Three new solar modeling developments at The University of Alabama in Huntsville (UAH) are bringing scientists closer to being able to predict the occurrence and timing of coronal mass ejections from the sun.
A solar mass ejection (CME) has been likened to a huge space tornado or a space hurricane blasting off from the sun with such size that it dwarfs Earth, and a powerful direct hit can deform Earth's magnetic field and fry the circuits of orbiting satellites, spacecraft and delicate terrestrial electronics, turning our technology-dependent planet into a post-Katrina New Orleans-type melee on a massive scale.
In a large-scale storm, cell service would stop, air traffic control would lose its eyes and ears, and everything from traffic light control to the automated heating and cooling of buildings to the critical systems that control nuclear armaments could go haywire. Earth would go largely dark as power grids blink offline.
As with Earth's weather, the key to preventing tragedy is prediction and preparation.
"We are working on being able to use a mathematical model to predict space weather just like we predict weather fronts here on Earth," said UAH physicist Dr. Shi Wu, a distinguished professor emeritus of the Department of Mechanical and Aerospace Engineering at UAH who has a three-year, $340,000 National Science Foundation grant for the work. "There is a similarity between the Earth's weather and the sun's weather, but on the sun it is the movement of the magnetic field and the plasma that causes the weather, not an atmosphere."
The founder and first director of UAH's Center for Space Plasma and Aeronomic Research (CSPAR), Dr. Wu said he's technically retired, but his intense curiosity and interest in the sun have driven him to devise a model for the development of CMEs that for the first time ever has been tested and proven against CMEs observed in the past.
He has also modeled the conditions that are present in solar magnetic shear, a sigmoidal twisting of the sun's magnetic field, flux emergence, null formation, torus instability, reconnection and free energy that can cause a CME, and he is about to begin testing a model that tracks Earth's position relative to the timing of a CME event.
In groundbreaking research, the mathematical model of developing coronal mass ejections created by Dr. Wu and his former students who are now his Chinese colleagues at the National Space Science Center (NSSC) in Beijing has been shown to be accurate by comparison with actual observed phenomena from spacecraft tracking events on the sun's surface.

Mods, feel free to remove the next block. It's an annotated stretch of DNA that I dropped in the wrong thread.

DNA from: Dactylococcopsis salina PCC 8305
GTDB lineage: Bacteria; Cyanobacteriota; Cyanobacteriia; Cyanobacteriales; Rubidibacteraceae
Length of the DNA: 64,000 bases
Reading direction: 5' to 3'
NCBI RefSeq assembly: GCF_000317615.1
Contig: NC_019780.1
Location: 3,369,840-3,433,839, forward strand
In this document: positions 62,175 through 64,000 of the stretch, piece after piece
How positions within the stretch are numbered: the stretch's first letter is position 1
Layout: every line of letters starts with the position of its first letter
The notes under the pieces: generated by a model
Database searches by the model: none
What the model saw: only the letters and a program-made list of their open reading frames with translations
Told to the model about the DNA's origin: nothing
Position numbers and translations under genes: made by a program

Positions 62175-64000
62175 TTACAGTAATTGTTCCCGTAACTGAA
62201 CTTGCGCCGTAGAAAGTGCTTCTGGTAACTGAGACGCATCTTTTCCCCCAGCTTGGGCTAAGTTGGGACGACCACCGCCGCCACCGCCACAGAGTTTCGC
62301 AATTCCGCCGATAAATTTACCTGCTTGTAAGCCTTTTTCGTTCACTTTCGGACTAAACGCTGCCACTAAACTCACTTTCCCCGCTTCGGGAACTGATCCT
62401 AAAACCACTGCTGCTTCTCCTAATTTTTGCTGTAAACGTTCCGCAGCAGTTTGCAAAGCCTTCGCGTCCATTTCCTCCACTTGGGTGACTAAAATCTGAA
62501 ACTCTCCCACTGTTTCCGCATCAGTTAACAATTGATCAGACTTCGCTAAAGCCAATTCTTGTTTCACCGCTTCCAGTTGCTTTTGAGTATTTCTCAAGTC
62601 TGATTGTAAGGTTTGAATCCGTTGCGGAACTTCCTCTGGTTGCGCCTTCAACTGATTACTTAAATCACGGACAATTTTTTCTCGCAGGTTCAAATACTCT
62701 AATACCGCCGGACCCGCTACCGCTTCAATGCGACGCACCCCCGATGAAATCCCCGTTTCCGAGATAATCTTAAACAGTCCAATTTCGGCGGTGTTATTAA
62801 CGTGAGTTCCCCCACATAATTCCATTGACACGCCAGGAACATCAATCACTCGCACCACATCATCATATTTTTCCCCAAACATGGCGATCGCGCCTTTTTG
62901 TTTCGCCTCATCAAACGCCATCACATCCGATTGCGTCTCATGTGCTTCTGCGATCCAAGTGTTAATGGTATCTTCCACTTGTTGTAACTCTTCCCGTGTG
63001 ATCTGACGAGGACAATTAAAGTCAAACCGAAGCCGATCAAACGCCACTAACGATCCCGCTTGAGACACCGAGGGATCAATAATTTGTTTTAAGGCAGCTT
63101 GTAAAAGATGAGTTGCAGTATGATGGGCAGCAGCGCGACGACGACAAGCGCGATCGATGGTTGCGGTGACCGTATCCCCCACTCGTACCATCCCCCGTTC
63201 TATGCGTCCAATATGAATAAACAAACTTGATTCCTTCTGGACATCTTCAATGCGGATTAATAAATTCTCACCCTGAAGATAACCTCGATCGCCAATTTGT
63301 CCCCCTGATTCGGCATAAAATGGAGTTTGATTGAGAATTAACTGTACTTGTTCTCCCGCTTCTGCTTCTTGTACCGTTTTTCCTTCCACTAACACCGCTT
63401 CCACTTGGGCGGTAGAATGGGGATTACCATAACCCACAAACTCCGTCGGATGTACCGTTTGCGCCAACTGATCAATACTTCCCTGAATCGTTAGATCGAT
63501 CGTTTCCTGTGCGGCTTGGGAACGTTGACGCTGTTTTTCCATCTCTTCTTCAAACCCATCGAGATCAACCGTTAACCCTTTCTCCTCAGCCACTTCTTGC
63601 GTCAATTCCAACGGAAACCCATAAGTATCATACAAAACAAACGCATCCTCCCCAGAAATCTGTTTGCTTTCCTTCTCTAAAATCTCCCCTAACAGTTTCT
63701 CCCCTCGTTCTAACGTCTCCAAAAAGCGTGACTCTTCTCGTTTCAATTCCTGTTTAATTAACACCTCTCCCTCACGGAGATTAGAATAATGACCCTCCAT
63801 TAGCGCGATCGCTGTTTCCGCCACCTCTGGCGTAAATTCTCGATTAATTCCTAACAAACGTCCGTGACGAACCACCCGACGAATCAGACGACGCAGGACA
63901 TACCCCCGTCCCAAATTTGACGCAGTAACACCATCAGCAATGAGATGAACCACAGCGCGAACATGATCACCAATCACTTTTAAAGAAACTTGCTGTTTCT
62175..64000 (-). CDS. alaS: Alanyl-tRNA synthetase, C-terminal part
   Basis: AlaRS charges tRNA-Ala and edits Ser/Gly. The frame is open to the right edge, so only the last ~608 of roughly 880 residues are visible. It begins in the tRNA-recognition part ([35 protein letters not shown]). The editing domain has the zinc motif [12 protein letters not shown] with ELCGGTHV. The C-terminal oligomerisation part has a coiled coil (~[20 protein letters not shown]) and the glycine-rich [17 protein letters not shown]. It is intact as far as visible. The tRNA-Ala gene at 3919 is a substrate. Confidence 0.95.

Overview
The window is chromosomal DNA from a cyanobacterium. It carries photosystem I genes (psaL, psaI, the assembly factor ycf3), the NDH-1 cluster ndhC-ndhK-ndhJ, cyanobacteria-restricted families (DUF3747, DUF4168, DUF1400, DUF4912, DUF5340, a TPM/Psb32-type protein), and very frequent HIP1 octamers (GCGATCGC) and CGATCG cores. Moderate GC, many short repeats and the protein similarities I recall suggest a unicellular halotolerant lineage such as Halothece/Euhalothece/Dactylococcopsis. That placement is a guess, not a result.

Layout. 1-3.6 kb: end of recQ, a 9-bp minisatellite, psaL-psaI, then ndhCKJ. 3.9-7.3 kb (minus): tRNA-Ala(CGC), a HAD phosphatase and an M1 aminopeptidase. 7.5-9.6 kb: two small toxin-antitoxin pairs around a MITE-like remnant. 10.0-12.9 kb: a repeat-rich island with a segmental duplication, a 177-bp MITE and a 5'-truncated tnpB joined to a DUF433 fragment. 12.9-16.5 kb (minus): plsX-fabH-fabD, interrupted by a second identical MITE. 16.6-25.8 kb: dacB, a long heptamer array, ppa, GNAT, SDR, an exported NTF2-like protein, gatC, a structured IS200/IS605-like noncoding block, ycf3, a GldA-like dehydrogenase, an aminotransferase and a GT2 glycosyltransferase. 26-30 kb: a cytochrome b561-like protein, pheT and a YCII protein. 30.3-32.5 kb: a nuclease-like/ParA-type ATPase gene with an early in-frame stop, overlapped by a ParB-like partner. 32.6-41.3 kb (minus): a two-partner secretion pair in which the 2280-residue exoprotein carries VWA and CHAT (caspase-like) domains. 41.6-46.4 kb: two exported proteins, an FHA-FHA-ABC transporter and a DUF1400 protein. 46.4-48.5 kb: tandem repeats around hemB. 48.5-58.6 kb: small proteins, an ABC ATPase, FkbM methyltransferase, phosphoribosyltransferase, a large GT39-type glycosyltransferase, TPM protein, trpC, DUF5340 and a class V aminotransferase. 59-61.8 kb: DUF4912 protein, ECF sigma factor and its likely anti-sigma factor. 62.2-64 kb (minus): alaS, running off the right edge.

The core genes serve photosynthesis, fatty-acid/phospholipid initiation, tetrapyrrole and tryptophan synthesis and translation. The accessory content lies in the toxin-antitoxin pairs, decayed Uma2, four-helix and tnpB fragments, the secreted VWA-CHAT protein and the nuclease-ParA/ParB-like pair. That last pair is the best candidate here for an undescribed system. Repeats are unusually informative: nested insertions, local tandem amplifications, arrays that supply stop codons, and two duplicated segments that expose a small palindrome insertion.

The researchers successfully performed a data-driven magnetohydrodynamic (MHD) simulation of a realistic CME initiation process, a step that may lead to a predictive model and to understanding the precursors to these solar storms.
Dr. Wu joined with Dr. Chaowei Jiang and Dr. Xueshang Feng of China's State Key Laboratory of Space Weather, Solar-Interplanetary-GeoMAgnetic Weather Group (SIGMA Weather Group) to simulate realistic eruptions by combining a field extrapolation method and a time-dependent numerical MHD model. The modeling research successfully reproduced a major CME eruption of solar hotspot AR 11283 that had occurred on Sept. 6, 2011.
Prior models had been compared to an ideal mathematical construct of the solar event to mimic an actual event. While the supporting equations for what Dr. Wu and fellow researchers did are lengthy and complex, the explanation is deceptively simple: "I took the observation and put it on my boundary, and it matches."
Secondly, the scientists found that solar magnetic shear conditions that produced flares in their models contain gaps in the shear that make it "tangled up like spaghetti," Dr. Wu said. "When you see this fragmenting of the shear, the flare occurs." The observed phenomena used to test the model show the CME event did indeed initiate in the area where the model shows these gaps occurring.
In the third area of inquiry, Dr. Wu and his former student, Dr. Chin Chun Wu at NRL, are about to begin testing against observed conditions a mathematical propagation model that tracks Earth's position relative to the timing of the expansion of storms into the solar system -- a step that will allow scientists to predict whether Earth will be in the storm's track or not. "Whether it hits us or not depends on where the Earth is in its orbit," said Dr. Wu.
Numerous observed past solar events make it easy for researchers to test their mathematical models against them, Dr. Wu said. "Right now, we have so many spacecraft and observatories that measure and record the events on the surface of the sun." The result is that "when we see something happen on the sun, we have a model to trace that disturbance and we know the physics behind it."
Development and integration of accurate versions of the three mathematical models "will be a powerful thing in predicting space weather," said Dr. Wu, who has served at UAH for over 40 years. "I started studying CMEs back in the 1970s," he said. "I started with Skylab to work on this type of problem."
Now, as he forms a team for the research that will include Prof. Qiang Hu of the UAH physics department and CSPAR, as well as his former students and collaborators, Dr. Feng, Dr. Jiang from China and others he has taught, Dr. Wu senses the possibilities resulting from a lifetime of work.
"By this, we will be able to predict when an event will happen and if the Earth is in position to be hit," he said. "I am an old man but I am happy. Everybody who is involved with this is my colleague or former student!"
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